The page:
- | Thursday, December 6
- 12:15 PM
- Kaiserplatz 7-9, 4th floor, Room 4.006
Bite and Divide: Malaria and Ethnolinguistic Diversity by Giorgio Chiovelli.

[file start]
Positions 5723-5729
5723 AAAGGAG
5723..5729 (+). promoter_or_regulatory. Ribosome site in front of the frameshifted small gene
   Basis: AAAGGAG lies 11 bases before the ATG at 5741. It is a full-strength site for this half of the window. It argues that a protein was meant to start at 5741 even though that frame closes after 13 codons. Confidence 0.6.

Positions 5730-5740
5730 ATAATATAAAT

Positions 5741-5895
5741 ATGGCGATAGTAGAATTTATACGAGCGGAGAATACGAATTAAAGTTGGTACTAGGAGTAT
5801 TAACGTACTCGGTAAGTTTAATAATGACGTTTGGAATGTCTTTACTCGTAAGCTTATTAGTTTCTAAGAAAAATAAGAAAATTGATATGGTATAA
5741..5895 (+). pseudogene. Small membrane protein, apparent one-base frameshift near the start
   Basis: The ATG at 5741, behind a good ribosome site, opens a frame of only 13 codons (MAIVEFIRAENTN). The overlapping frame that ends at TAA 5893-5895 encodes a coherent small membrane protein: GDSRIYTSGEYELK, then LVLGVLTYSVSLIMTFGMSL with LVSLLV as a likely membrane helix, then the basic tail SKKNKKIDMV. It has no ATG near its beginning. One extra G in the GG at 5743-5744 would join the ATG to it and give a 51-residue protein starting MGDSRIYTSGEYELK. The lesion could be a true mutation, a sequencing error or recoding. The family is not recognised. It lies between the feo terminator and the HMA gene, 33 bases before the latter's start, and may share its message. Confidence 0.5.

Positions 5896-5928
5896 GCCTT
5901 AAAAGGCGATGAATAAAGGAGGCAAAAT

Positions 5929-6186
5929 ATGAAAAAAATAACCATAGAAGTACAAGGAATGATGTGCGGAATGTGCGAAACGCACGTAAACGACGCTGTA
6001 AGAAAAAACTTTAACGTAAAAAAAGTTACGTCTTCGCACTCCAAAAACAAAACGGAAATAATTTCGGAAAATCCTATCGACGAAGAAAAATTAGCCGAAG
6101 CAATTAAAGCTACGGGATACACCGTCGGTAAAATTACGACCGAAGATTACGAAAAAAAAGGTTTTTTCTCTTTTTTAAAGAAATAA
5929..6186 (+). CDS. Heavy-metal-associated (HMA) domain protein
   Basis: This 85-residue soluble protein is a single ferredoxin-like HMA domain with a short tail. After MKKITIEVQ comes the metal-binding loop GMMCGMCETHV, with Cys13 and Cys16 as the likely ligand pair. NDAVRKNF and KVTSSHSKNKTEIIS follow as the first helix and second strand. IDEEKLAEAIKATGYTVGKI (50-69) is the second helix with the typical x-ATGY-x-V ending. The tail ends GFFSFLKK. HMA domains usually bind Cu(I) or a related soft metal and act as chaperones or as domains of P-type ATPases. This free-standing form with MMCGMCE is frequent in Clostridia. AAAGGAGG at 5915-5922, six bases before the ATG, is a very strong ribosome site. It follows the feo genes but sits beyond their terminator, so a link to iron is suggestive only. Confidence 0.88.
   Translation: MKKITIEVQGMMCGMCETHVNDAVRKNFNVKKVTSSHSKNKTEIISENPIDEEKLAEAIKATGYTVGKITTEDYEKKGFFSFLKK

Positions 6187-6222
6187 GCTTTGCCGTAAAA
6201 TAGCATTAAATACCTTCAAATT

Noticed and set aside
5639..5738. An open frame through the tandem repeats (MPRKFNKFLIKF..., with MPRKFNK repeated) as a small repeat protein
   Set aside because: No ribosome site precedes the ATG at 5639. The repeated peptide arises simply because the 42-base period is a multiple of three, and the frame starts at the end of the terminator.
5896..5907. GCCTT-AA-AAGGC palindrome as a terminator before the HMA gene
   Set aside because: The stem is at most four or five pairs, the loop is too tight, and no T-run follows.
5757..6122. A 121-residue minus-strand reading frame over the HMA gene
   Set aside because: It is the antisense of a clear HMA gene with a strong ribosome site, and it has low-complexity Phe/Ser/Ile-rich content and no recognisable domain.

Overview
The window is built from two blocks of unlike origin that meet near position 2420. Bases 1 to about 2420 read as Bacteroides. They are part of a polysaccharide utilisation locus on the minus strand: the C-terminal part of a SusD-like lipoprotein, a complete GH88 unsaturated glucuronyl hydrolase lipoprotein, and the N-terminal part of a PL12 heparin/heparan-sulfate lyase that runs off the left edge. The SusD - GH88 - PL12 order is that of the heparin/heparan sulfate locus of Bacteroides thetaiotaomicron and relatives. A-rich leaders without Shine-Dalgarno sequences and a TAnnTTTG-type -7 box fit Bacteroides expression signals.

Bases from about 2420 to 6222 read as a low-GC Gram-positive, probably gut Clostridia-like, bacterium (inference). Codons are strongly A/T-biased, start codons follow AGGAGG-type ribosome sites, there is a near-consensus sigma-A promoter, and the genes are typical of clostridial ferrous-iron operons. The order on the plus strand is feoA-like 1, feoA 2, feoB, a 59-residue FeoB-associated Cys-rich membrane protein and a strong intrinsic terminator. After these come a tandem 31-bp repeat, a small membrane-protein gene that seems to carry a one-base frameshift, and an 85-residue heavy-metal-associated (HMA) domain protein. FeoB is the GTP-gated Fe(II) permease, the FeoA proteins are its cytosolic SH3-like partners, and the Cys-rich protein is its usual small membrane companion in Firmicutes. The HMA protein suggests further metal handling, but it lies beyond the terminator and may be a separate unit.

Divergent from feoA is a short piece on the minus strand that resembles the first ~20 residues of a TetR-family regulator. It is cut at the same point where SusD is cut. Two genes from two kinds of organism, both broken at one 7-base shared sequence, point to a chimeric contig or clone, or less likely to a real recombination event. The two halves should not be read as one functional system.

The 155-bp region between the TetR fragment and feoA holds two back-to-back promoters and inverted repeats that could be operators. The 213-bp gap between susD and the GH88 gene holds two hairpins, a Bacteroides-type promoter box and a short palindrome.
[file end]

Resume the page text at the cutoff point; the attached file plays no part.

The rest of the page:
We investigate, both theoretically and empirically, the epidemiological origins of ethnic diversity and its persistence. Long-term exposure to malaria shaped genetic and cultural selection by increasing the benefits of interacting in small, geographically separated and highly endogamic groups. Using disaggregate level data, we document the role of ancestral malaria for pre-colonial and historical ethnic diversity. The findings provide a new explanation for the intense African ethnic phenomenon. No effect of malaria on pre-colonial ethnic groups is detected in the New World, where the pathogen was absent before European colonization. Using DHS survey data, and information on movers living outside their ethnic homelands, we identify the persistent effect of ancestral malaria for endogamic marriages today. The results suggest that, even in the absence of a direct effect from malaria today, ancestral exposure to malaria still affects the persistence of ethnicities through its legacy of strong ethnic identities and active endogamic ethnic cultures.